Detailed logging from test runs

Currently we just dump the results of stdout / stderr when running the tests. Occasionally it might be useful for someone diagnosing a failing test to enable more detailed logging. Essentially running a “log enable” command at lldb startup. I see that dotest.py has the ability to pass a runhook via -k, so that one could in theory run dotest.py -k “log enable ”.

Is it worth putting this behind a separate option in dotest.py? Something like this:

dotest.py --enable-logging --log-filters=process|platform|communication

When --enable-logging is specified, the test runner would decide the output file name automatically using the value of the -s option, or if unspecified, the same default that -s uses.

Try using "-t -v" when you need to see extra logging output from the test. Let me know if that isn't enough.

Greg

I’ll look into -v tomorrow, not sure what it does. -t definitely isnt enough though. I basically want all calls to LLDB’s logging statements to be output to a file somewhere when i run the test suite.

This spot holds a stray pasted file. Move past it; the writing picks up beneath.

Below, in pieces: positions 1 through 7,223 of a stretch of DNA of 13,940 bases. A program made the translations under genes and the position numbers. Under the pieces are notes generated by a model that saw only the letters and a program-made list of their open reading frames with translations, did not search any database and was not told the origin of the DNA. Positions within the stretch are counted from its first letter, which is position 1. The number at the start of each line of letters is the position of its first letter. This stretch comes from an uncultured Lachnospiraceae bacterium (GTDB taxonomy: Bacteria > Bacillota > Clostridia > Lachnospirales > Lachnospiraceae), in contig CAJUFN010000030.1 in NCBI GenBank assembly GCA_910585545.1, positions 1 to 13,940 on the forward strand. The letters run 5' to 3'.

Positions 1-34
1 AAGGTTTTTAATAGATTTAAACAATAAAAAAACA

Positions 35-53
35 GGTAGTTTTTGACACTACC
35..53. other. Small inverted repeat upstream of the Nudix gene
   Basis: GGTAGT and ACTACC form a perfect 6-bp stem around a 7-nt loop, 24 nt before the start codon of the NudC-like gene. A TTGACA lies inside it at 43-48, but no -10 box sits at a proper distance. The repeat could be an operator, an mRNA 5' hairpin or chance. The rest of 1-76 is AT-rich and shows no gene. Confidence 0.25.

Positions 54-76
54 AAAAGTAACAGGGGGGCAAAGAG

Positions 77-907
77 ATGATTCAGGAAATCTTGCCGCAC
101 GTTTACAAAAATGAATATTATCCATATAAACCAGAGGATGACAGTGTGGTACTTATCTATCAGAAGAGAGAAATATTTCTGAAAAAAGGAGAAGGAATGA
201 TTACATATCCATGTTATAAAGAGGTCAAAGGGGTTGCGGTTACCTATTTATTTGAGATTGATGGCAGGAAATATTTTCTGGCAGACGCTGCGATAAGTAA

The reason this is useful is because i had a race condition that was happening sporadically on different tests when run from the test runner, but never individually. Attaching after the crash wasn’t enough to figure out what caused the error, since the crash was a symptom of something that had happened earlier. So i wanted to see a full log for the crash run

Any solution for this would be best added as arguments to the detest.py. Maybe something like:

--pre-test-commands "log enable -f /tmp/%s-log.txt lldb process"

--post-test-commands "log disable lldb"

And if the commands contain "%s", we replace that with the test name or test number?

We can't really come up with a good default for what to log, so it should be configurable like the above example. I might know that debug info is borked and want to do "log enable dwarf info" or it might be GDB remote is hosed up "log enable gdb-remote packets", or something else. These would allow a log statement to be run before each test (probably best done in the lldbtest.py function Base.setup(self) and Base.tearDown(self)).

Greg